Tracie Morris was not present when audiences heard the sound poems she contributed to the Whitney Biennial, but she wanted them to be able to experience the “intimacy of a live event” anyway. Informed by her improvisational background, Morris used a variety of techniques to ensure the recorded work did not feel stiff, in both presentation and production. “If I felt that it didn’t work exactly right, I would do another take, so it could have that feeling of liveness even though it was contained in this digital format,” she says. “What I’m trying to figure out is how to make it a living experience, because that informs my improvisational work.”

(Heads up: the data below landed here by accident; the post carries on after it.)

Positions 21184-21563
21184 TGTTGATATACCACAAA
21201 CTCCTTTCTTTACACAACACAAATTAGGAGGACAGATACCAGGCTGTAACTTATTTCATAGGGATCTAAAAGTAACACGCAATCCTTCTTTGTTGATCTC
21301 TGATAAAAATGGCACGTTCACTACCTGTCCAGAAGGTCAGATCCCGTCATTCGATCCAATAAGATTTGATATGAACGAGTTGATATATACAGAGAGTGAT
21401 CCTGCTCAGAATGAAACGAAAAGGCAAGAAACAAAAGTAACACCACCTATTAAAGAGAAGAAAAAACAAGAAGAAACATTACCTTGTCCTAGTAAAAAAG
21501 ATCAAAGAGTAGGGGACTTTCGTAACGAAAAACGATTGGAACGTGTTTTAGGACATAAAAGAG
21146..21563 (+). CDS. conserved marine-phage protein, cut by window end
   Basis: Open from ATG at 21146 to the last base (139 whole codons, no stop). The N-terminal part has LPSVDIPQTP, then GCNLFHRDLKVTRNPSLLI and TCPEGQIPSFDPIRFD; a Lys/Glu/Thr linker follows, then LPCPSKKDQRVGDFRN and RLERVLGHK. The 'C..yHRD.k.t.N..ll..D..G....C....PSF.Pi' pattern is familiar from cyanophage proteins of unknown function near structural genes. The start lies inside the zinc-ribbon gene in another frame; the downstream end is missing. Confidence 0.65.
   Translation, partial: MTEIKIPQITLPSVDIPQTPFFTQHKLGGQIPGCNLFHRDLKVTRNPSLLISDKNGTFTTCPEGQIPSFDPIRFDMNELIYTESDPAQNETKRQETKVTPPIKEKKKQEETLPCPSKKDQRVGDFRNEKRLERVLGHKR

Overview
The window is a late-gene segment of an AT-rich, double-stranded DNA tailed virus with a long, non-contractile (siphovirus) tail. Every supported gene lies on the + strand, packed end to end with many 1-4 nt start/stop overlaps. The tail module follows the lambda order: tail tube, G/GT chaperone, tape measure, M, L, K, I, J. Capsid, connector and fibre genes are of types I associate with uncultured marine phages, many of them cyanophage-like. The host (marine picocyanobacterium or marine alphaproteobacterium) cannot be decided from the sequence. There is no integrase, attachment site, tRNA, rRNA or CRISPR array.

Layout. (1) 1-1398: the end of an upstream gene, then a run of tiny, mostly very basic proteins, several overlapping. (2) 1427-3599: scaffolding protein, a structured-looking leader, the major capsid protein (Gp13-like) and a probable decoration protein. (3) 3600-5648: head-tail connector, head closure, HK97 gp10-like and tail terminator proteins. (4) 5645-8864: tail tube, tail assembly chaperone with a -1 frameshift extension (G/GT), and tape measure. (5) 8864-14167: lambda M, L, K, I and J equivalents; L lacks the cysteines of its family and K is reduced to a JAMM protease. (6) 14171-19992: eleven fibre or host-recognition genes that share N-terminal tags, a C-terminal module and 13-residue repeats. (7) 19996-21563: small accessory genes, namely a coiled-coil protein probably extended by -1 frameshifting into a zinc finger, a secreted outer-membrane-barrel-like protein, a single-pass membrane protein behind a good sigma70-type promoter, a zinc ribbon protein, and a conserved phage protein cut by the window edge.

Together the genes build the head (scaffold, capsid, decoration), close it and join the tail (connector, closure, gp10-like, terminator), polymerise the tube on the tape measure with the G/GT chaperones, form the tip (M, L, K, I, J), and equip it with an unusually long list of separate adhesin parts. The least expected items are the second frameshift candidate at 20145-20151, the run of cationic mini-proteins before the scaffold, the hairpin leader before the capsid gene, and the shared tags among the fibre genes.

Questions of Practice: Poet and Performer Tracie Morris on Preserving a “Feeling of Liveness” in a Museum Setting
Poet, performer, and scholar Tracie Morris shares the impact and challenges of presenting time-based art in museums. Filmed at The Pew Center for Arts & Heritage on May 3, 2017.
Tracie Morris works extensively as a singer, sound artist, writer, bandleader, and actor. Her installations have been presented at The Museum of Modern Art, Philadelphia Museum of Art, the Whitney Biennial, and the New Museum, among others. Morris is the founding professor and coordinator of performance and performance studies at the Pratt Institute. She served as a Pew Fellowships panelist in 2017 and 2013 and as an evaluator in 2016.